Eventually, one of the houses she stopped at belonged to people who knew her parents. They made a phone call, and it was as though she was never lost in the first place, but an explorer.


In the fairy tale, the snow had come down so suddenly – there was panic – but only at first.  Some bright soul had come upon a clever solution.

“The parents realized that they could find their children. The answer was easy. They just had to make the lights outside their houses brighter, bright enough to melt the snow, and that’s exactly what they did. First it was one house, and then like dominoes, each of the houses in succession. The snow began to melt, from twenty feet tall to ten feet tall to six feet tall, to five feet, to four feet, and eventually, the melted snow evaporated completely. Every child was located and reunited with his or her parents. And then something else, too. The lights from the houses burned holes in the sky. Small holes at first, but they multiplied, and then the sun and the moon reappeared. It was a day the people would talk about for years to come, adding bits of story here and there, but always with the same ending – that no child was lost. It was more than just a small miracle.”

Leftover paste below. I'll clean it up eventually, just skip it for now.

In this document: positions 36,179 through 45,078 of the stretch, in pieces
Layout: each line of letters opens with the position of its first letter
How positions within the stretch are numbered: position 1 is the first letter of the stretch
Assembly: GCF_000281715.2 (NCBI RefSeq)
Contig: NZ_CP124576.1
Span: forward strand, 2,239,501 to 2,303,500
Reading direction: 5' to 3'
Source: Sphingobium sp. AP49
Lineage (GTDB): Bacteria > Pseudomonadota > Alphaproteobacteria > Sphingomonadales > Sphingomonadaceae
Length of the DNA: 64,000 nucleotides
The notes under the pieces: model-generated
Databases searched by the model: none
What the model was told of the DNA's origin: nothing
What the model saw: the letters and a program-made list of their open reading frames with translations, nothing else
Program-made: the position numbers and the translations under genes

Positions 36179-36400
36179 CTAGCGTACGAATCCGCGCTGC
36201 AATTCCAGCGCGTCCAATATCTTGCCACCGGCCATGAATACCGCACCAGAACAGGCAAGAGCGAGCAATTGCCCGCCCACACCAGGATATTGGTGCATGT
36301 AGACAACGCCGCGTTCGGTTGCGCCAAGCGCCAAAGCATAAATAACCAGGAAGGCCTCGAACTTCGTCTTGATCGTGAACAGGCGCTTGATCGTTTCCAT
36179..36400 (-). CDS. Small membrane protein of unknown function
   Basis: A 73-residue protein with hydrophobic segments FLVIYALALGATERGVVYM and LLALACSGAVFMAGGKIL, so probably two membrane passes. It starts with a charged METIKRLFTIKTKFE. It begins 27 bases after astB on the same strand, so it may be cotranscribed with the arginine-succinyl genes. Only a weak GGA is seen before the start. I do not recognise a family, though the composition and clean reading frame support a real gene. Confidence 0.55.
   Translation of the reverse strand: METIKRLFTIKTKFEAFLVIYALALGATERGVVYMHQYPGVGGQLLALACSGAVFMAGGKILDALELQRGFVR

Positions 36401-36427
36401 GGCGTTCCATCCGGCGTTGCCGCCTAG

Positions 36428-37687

I listened as she read my words: “But once a princess, always a princess, and the Princess of Pittsburgh indeed disappeared, even after the moon and sun returned. Because there wasn’t a need for her anymore. The children had been lost and then found. In finding the children, the parents also rediscovered what was with them all along, that the sun and moon had never left them. She wasn’t missed, the Princess of Pittsburgh. In times of trouble, she would’ve been missed, but there was no trouble left. Pittsburgh was not separated from other cities any longer. It was indeed just one city among other cities, and the sovereign nation of Pittsburgh disappeared from all of the maps.  The people began to leave and become part of other cities. Some of the people who lived in other cities moved to Pittsburgh. Soon enough, people forgot there had been any separation of state and nation. Once that happened, the Princess of Pittsburgh, she ceased to exist. Except, she still did exist, and she was trying to find her way back to her castle and it wasn’t there anymore. I wonder what a princess does without a castle?  Perhaps it was the belief of the people in their sovereign nation that also created the castle, and their own monarchy.  So she wandered about, looking for what she had lost, for the rest of her days.”